Friday, August 05, 2011

First downgrade of U.S. credit rating - The Washington Post

UPDATE:  Shortly after the original post, the downgrade did in fact happen...

From The Guardian:

"S&P had held back cutting the rating earlier in the day, after the US government reportedly questioned its maths. But the agency insisted it was cutting America's top AAA rating by one notch to AA-plus, saying the deficit reduction plan passed by Congress on Tuesday did not go far enough to stabilise its debt situation. 
This is the first time that S&P has issued a "negative" outlook on the US government since it began rating the credit-worthiness of railroad bonds in 1860. 
The dramatic reversal of fortune for the world's largest economy means that US treasuries, once seen as the safest investment in the world, are now rated lower than bonds issued by countries such as the UK, Germany or France."

Upon some reflection, I do believe (or at least hope) that this is a good thing in the long run.  In class we harp that the market is a harsh disciplinarian and it will force managers to think long term even when they themselves have a short term horizon.  We teach that bondholders may help to monitor firms with free cash flow problems.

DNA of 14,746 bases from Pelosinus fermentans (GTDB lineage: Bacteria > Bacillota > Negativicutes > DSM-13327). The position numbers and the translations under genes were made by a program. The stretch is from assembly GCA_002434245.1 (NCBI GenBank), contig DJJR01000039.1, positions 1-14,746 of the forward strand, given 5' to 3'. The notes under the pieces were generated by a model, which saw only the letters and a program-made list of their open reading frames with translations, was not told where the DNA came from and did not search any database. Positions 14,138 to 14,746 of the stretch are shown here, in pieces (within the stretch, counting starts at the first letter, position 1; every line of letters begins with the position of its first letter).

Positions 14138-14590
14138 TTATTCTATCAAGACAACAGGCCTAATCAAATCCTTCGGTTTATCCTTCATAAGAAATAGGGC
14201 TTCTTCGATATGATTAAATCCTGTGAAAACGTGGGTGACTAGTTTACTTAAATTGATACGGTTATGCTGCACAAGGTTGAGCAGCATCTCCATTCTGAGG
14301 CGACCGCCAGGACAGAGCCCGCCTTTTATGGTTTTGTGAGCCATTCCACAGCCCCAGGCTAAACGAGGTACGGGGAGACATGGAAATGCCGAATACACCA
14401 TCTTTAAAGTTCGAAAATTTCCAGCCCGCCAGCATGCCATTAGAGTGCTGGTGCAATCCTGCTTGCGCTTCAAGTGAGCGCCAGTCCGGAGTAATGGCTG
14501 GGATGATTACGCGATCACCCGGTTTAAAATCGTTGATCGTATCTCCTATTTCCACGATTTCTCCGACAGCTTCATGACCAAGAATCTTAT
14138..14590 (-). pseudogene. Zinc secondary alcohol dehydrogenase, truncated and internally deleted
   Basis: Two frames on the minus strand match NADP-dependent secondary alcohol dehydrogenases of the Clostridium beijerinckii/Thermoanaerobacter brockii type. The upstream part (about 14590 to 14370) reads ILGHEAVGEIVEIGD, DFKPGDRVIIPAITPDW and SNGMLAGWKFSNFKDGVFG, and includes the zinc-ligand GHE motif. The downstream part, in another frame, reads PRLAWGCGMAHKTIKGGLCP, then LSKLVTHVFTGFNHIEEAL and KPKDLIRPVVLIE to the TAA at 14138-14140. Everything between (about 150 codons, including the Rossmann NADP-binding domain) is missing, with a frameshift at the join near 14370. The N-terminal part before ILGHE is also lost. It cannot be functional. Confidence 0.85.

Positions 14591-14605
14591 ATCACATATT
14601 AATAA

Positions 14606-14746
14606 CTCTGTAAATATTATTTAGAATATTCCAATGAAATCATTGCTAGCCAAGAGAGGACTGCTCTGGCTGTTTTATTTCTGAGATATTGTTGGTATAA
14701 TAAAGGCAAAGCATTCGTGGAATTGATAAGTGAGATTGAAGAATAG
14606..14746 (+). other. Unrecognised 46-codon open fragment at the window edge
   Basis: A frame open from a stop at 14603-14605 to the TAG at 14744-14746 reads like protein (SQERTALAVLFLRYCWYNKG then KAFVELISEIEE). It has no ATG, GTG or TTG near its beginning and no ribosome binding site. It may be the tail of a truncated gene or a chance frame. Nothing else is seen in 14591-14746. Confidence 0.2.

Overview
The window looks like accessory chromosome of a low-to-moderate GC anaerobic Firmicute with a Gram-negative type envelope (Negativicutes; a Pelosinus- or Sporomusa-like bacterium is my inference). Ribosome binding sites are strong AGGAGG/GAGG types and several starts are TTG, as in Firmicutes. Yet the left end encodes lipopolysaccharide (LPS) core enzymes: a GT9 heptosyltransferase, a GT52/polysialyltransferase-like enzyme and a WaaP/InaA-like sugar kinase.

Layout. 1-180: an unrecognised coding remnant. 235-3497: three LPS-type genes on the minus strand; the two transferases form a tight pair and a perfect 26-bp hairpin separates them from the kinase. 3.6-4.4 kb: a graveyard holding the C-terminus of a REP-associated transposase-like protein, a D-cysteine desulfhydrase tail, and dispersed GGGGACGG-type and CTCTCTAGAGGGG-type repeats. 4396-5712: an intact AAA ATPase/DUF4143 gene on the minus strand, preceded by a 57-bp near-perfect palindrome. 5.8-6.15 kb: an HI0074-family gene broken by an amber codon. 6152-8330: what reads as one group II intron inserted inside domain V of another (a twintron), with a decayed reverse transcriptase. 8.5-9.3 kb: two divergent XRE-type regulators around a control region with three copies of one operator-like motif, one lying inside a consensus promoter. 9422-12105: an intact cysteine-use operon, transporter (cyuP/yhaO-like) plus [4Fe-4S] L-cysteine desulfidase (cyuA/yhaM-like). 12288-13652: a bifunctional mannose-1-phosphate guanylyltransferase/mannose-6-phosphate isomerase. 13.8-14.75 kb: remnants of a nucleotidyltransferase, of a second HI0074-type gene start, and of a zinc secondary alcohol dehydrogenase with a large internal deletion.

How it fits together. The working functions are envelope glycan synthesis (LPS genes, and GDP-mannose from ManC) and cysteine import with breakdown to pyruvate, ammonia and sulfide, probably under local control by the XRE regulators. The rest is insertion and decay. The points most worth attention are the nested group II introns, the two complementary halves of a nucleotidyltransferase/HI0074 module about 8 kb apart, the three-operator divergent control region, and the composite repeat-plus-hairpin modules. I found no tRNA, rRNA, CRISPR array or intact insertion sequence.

This is not that different.  Politicians have a short term horizon. And in the absence of shareholders, bondholder really are in the best position to monitor politicians.  (Some may argue that the regular elections serve as the most effective monitoring tools, I disagree.  Incentive problems and conflicts of interest are too strong here:  how often will people vote against money/goods/services going to themselves?)

So it is my hope, that a century from now, history books will look to this day and say, that was the start of the US getting its fiscal house in order.  The choices over the next decades will not be easy, but without some market discipline, I fear the necessary decisions would never be made.

Original post:

S&P considering first downgrade of U.S. credit rating - The Washington Post:
".....S&P officials advised the Treasury that it had decided to lower the AAA credit rating, which the U.S. government has held for 70 years.

Analysts say the immediate term impact is likely to be modest because the markets have been expecting a downgrade by S&P for weeks.

Some analysts are worried about the impact of a downgrade on markets where Treasurys are held as collateral and the AAA rating is required."

Sort of surprised it came now, but not at all surprised it happened. Most speculation was that it would happen this fall.

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